My Shield

Some things in life are just pure joyful fun.  Making a shield for myself has been one of those adventures.  Or maybe, I should more accurately say, having a shield made for me.

Before the heraldry folks get up in arms (pun intended,) this isn’t any attempt at “real” heraldry – I just wanted a personal statement symbol that is beautiful to those who don’t understand the underlying message and meaningful to those who do – and that reflects my ancestry as well by the fact that it is a shield.  In other words, this could go on my tombstone and I would be happy.  It says “me.”  It’s my graphic signature.  I think of it as my own personal tattoo on paper.

I’ll be showing you in a couple of days the original purpose of the shield, but for now, let’s take a look at what a very talented graphic artist, Nick Buckingham, did for me.  I’m so excited!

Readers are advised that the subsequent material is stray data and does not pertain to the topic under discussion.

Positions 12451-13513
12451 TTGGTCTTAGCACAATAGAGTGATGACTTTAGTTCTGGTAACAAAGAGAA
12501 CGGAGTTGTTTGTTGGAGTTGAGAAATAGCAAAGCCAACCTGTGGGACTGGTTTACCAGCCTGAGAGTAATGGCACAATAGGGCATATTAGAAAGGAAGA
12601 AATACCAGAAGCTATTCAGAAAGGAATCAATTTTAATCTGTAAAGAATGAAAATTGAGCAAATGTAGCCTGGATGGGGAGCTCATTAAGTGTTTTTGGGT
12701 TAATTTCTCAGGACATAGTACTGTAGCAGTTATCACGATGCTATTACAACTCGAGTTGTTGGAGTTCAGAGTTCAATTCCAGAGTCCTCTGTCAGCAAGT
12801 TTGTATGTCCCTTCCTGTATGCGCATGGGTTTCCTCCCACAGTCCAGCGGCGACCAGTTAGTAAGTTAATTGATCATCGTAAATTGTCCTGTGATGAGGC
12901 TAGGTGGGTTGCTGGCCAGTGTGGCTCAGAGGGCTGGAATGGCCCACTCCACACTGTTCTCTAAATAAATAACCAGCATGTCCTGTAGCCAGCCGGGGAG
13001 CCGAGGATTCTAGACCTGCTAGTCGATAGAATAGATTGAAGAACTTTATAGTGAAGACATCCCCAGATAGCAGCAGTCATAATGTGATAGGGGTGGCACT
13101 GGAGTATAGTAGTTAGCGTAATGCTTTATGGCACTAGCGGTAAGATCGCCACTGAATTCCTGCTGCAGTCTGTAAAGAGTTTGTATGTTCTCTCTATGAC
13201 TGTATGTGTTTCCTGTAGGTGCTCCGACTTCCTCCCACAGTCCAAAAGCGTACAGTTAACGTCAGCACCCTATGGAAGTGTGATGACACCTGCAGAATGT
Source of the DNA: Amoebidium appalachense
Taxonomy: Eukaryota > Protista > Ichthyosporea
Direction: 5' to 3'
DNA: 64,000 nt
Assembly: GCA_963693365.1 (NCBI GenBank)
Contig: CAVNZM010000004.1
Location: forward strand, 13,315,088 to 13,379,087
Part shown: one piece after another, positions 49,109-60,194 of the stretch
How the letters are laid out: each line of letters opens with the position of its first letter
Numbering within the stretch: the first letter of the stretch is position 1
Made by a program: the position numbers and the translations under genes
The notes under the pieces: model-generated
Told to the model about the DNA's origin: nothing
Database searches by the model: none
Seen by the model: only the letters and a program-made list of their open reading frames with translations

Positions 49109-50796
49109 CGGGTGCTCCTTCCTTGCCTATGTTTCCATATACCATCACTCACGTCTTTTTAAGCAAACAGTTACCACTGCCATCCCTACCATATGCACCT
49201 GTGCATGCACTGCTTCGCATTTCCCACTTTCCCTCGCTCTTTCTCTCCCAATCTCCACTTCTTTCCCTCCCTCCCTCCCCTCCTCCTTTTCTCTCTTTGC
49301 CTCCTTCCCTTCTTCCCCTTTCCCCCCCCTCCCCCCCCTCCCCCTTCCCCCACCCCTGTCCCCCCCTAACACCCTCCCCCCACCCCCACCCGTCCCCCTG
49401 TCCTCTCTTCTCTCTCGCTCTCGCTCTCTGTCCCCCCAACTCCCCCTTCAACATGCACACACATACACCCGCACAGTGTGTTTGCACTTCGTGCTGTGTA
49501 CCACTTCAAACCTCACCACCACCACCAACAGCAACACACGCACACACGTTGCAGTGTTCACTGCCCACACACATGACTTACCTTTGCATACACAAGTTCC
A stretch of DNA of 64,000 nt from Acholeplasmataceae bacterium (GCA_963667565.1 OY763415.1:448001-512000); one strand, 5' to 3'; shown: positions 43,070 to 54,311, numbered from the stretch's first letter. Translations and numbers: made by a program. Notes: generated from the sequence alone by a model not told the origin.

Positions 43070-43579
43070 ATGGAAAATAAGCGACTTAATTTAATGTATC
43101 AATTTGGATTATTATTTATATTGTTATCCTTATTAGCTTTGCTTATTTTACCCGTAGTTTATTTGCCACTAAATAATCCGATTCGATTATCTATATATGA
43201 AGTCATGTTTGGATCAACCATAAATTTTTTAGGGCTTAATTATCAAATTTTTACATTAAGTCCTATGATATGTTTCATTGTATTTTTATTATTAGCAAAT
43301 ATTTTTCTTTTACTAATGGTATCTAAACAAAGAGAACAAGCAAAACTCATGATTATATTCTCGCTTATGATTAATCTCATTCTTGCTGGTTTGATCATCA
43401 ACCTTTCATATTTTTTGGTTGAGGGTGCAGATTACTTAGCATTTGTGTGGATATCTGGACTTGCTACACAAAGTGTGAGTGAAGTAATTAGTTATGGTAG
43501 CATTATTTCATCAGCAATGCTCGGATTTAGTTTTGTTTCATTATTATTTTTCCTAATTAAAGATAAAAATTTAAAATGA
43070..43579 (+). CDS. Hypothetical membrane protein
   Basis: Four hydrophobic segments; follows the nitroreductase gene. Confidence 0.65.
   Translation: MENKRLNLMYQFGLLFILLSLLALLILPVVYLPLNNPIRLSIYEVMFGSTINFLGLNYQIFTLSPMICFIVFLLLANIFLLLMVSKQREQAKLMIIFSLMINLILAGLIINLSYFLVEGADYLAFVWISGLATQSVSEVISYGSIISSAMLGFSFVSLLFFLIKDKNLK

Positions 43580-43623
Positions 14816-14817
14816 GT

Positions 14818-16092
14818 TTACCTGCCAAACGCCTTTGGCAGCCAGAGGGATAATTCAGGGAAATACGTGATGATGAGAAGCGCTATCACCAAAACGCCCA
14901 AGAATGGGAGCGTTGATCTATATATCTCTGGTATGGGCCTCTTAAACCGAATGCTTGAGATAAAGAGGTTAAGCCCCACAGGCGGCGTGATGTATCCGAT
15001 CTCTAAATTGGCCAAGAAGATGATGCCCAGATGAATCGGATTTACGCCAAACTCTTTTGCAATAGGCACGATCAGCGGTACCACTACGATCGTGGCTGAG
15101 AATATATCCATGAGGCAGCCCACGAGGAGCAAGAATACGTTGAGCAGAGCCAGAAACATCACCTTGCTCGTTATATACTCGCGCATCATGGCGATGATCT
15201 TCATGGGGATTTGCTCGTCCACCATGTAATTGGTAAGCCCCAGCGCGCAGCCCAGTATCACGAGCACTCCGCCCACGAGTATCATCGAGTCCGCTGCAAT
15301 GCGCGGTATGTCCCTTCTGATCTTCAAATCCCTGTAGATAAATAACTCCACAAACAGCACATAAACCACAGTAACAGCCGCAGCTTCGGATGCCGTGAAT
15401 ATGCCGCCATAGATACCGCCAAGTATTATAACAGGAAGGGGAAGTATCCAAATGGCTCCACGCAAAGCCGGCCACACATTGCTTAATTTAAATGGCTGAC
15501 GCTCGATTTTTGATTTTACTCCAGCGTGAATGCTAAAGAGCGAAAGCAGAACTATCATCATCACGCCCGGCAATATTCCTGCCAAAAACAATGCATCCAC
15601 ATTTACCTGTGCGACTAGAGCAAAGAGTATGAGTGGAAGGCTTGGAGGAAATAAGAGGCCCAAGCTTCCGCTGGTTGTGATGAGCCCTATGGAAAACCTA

Nick is a member of the Magna Carta Facebook group, which is how I found him.

Nick is known for making shields for people, so I dropped him a line and gave him a very odd list of items for my shield.  This is not normal heraldry.  Here’s my shopping list: turtle, eagle, labyrinth – and I sent him a link to a labyrinth site.  I also sent him a photo of my labyrinth so he could see why I want one, since it’s a bit of an odd request.


I also told Nick I liked purple, but wasn’t sure if he could use that successfully in a shield, especially with the very odd list I had just given him.

Just sit and think for a minute what you might expect from that list of ingredients.

Nick was very gracious, and a couple of days later, this is what I received as a first draft.